Characters Discussed (Cyclopedia of Literary Characters, Revised Third Edition)
Antigone (an-TIHG-eh-nee), the daughter of Oedipus and sister of both Eteocles (who defends Thebes) and Polynices (an exile from the city who attacks it). After Eteocles and Polynices have killed each other in battle, Creon, Antigone’s uncle and now king of Thebes, decrees that Eteocles’ body shall be buried with honors befitting a national hero but that Polynices’ body shall be left unburied, a prey to scavengers. Divine law, Greek custom, and simple humanity demand, however, that Antigone see her brother buried; she must choose, therefore, between obedience to the temporal rule of Creon and the duty she owes to a brother she had loved. Although she knows that her fate will be death, she chooses to bury the body of her brother. She is undoubtedly strong-willed and defiant. Having been apprehended by the guards posted to prevent the burial, she replies to Creon’s wrathful accusations of treason with an equal ferocity. She emerges as immensely heroic, for she alone seems clearly to understand that the king’s law is inferior to divine law and that if sacrifice is required to follow the right, such sacrifice must be made. She is always aware of the glory of her deed and dies for love in the largest sense of the word, but her concurrent awareness of her youth and her loss of earthly love humanize her and make her a profoundly tragic figure.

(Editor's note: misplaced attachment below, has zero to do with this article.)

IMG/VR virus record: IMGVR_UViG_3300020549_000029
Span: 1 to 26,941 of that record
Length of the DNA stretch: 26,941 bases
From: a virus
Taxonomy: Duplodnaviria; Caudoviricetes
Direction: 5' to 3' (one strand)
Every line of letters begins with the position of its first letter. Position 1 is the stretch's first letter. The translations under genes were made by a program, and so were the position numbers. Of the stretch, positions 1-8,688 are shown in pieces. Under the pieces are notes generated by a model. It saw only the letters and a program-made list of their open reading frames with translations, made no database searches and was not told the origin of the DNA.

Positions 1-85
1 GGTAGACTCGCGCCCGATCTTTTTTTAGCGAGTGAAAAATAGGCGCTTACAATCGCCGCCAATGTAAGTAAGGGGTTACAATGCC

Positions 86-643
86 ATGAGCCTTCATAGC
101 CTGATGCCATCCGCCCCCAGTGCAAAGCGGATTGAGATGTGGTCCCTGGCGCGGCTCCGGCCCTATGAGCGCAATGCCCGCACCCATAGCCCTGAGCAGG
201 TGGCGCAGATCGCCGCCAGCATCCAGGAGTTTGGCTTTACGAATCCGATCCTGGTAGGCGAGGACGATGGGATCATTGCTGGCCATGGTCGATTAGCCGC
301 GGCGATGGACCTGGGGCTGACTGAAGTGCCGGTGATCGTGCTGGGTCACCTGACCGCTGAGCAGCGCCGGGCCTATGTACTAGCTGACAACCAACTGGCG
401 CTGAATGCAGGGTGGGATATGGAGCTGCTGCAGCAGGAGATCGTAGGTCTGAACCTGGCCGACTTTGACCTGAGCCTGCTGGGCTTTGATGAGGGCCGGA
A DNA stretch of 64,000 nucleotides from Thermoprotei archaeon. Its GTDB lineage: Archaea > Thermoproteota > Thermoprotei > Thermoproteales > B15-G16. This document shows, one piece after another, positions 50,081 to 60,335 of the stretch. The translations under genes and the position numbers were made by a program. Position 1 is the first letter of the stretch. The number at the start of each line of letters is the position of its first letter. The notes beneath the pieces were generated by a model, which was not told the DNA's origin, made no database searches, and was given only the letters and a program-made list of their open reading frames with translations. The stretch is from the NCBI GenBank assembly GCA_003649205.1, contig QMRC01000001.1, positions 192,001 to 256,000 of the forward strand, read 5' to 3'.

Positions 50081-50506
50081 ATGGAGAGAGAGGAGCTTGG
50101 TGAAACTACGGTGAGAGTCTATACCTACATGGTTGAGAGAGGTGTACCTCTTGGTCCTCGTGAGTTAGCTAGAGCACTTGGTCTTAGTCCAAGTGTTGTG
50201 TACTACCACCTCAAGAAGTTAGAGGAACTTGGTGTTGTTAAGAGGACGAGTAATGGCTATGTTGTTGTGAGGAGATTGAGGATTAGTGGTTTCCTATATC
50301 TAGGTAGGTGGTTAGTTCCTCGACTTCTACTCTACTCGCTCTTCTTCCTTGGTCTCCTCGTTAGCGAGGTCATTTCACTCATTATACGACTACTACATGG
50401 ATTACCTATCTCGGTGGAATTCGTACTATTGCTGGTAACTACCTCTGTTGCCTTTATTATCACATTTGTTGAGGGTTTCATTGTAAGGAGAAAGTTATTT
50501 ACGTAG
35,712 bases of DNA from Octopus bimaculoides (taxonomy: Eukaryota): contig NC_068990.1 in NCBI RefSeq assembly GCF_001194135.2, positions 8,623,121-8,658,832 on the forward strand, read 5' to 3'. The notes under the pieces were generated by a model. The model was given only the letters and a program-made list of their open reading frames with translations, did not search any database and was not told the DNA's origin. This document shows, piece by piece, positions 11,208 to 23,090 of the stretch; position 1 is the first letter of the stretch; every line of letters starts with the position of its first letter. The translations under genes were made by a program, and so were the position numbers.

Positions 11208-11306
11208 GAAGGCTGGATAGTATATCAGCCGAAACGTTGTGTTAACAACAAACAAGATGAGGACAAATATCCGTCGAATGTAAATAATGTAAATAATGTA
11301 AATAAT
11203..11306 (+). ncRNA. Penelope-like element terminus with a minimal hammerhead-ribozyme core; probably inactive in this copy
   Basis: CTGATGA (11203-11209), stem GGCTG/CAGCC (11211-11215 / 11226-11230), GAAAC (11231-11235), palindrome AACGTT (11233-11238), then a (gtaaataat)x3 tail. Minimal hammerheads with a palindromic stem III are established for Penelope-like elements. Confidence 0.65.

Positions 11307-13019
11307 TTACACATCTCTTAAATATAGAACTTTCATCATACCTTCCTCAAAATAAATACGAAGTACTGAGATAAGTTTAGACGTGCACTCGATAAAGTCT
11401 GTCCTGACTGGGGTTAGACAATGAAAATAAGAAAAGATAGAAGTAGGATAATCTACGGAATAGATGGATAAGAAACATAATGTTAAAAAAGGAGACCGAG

(The entire section is 549 words.)
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